The show has also recently welcomed a new cast with Matt Corner as Frankie Valli, Simon Bailey as Tommy DeVito, Declan Egan as Bob Gaudio and Matt Hunt as Nick Massi.

The musical, which tells the story of Frankie Valli and The Four Seasons, features many of the group’s hits from the 60s such as Sherry, Big Girls Don’t Cry, Oh, What a Night and Can’t Take My Eyes Off You.

It was in 2008 that Jersey Boys opened in London – at the Prince Edward Theatre, before moving to its current home, the Piccadilly Theatre, in March 2014.

Confessional at Southwark Playhouse - first images released

Rob Ostlere

Preview by Lizzie Guilfoyle

THE first images have been released of the cast for the London premiere of Tennesee Williams’ Confessional. To view them, click here.

Previously Posted: Following a critically-acclaimed run at the Edinburgh Fringe in 2015, Tramp Theatre’s production of Tennesee Williams’ Confessional transfers to London – to Southwark Playhouse where it runs from Wednesday, October 5 to Saturday, October 29, 2016.

Tramp’s innovative, semi-immersive production reimagines Williams’ little known play in “Monk’s Bar”, a run-down British seaside bar on the Essex coast, frequented by life’s flotsam and jetsam. The audience are seated in the pub with the locals while the action kicks off around them.

Join the bar’s regulars over the course of one furious and fun evening, as a pair of strangers enters their world – and all hell breaks loose.

The action focuses around Leona Dawson, a caravan park beautician who discovers her layabout boyfriend has been cheating on her with her mentally ill best friend. To add insult to injury, it’s also the anniversary of her younger brother’s death.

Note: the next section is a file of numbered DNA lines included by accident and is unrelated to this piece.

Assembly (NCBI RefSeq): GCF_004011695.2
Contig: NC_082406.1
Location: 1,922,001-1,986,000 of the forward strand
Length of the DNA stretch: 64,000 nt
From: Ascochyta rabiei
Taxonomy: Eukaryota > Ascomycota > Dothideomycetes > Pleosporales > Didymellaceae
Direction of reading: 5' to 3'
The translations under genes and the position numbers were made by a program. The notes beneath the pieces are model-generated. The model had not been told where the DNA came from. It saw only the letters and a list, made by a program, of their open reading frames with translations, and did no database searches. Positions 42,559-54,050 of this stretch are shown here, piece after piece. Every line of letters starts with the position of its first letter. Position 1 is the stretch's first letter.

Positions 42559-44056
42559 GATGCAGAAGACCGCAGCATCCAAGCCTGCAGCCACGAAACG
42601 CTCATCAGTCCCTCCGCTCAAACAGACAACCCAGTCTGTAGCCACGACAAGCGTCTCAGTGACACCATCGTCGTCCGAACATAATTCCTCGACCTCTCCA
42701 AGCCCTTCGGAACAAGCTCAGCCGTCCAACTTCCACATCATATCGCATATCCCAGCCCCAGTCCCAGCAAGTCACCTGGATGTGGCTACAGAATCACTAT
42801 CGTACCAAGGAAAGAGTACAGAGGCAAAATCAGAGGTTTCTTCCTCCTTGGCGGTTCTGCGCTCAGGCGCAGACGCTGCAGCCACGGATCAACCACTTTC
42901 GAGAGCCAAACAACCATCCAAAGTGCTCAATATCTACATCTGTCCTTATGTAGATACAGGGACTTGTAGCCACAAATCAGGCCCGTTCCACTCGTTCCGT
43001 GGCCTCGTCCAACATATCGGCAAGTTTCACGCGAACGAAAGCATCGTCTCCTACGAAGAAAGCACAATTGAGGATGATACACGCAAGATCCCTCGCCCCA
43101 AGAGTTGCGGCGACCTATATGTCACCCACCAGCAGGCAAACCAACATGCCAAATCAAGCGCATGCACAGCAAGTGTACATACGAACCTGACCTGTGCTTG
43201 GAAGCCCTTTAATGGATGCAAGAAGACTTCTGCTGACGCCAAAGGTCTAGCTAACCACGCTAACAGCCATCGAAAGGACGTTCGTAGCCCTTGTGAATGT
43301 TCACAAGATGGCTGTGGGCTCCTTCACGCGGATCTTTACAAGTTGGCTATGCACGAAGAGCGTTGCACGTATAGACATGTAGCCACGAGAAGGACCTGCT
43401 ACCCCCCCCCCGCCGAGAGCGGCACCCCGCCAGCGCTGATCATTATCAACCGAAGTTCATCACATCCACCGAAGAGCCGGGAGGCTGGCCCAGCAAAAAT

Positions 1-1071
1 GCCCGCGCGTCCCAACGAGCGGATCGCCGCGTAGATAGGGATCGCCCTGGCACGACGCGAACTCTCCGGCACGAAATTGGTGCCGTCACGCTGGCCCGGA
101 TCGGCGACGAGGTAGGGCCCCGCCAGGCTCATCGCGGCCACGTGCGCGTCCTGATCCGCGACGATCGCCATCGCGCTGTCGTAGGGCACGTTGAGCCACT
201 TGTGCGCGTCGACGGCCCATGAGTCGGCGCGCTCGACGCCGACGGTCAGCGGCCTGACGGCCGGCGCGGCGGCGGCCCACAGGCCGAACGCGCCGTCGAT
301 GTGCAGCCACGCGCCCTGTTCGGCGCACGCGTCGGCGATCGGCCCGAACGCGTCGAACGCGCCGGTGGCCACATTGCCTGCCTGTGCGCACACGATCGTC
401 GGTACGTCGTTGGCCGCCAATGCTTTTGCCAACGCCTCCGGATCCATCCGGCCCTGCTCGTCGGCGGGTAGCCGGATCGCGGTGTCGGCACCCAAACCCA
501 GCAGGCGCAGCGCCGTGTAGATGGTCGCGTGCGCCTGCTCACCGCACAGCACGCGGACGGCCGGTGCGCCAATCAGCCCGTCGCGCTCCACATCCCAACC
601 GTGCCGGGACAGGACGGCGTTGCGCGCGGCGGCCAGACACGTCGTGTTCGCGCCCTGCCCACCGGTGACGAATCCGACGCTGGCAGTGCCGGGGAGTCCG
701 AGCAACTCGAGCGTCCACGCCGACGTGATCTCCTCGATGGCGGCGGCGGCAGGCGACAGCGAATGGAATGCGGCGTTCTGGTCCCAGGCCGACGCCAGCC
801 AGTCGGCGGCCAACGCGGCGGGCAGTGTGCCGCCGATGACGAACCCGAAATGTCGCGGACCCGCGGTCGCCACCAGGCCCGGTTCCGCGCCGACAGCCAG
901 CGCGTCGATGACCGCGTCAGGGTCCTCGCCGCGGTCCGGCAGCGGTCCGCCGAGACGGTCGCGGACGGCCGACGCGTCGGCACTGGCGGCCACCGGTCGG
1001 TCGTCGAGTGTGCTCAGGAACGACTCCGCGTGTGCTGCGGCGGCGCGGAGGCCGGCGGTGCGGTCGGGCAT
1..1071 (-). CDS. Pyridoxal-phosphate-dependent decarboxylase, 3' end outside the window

With alcohol-fuelled emotions already running high, tensions increase when a pair of gay men come into the bar, one of whom reminds Leona of her dead brother, who was also gay. As Leona gets drunker she alternates between ranting at the regulars, bragging about her self sufficiency and her itinerant life in a caravan, and listening to the two strangers tell stories about the experience of being homosexual – something she knows will irritate her homophobic friends.

According to press material, Confessional is like an episode of EastEnders, written by Tennessee Williams!

Directed by Jack Silver, Confessional, Williams’ first play to feature an openly gay character, receives its London professional premiere at Southwark Playhouse.

Silver says: “You don’t know until the very end, which of your fellow drinkers/audience members has a speaking part. I want the audience to feel unsafe, I want them to have a physical reaction to the play which means something in their instinct compels them to watch. When you sit on the Underground and there’s a sketchy guy on the train, you have to watch him, even out of the corner of your eye. Because something deep within you says that if you don’t watch out, you might not be safe. I’m trying to recreate that instinct, to compel you to watch.”

Lizzie Stanton

The cast includes Lizzie Stanton, reprising her critically-acclaimed role as Leona, Rob Ostlere (best known for playing Arthur Digby for three years in Holby City and Waymar Royce in Game of Thrones), Gavin Brocker (Mapp & Lucia, Beautiful Thing), with Raymond Bethley, Simone Somers-Yeates, and AF McLoughlin also returning and newcomers Jack Archer and Alex Kiffin.

Tennessee Williams was a Pulitzer Prize-winning American playwright, and is considered one of the greatest playwrights of the 20th Century. After years of obscurity, he became suddenly famous with The Glass Menagerie (1944), closely reflecting his own unhappy family background. This heralded a string of successes, including A Streetcar Named Desire (1947), Cat on a Hot Tin Roof (1955), and Sweet Bird of Youth (1959).

Produced by Remy Blumenfeld, Confessional has set design by Justin Williams.

Tickets: Previews (October 5 and 6): all tickets £12. From October 7: £20, £16 concessions. To book, call the box office on 020 7407 0234 or visit southwarkplayhouse.co.uk/.

Times: Monday to Saturday at 8pm; Tuesday and Saturday matinees at 3.30pm.

The professional European première of Rodgers & Hammerstein’s Allegro continues at Southwark Playhouse until September 10, 2016.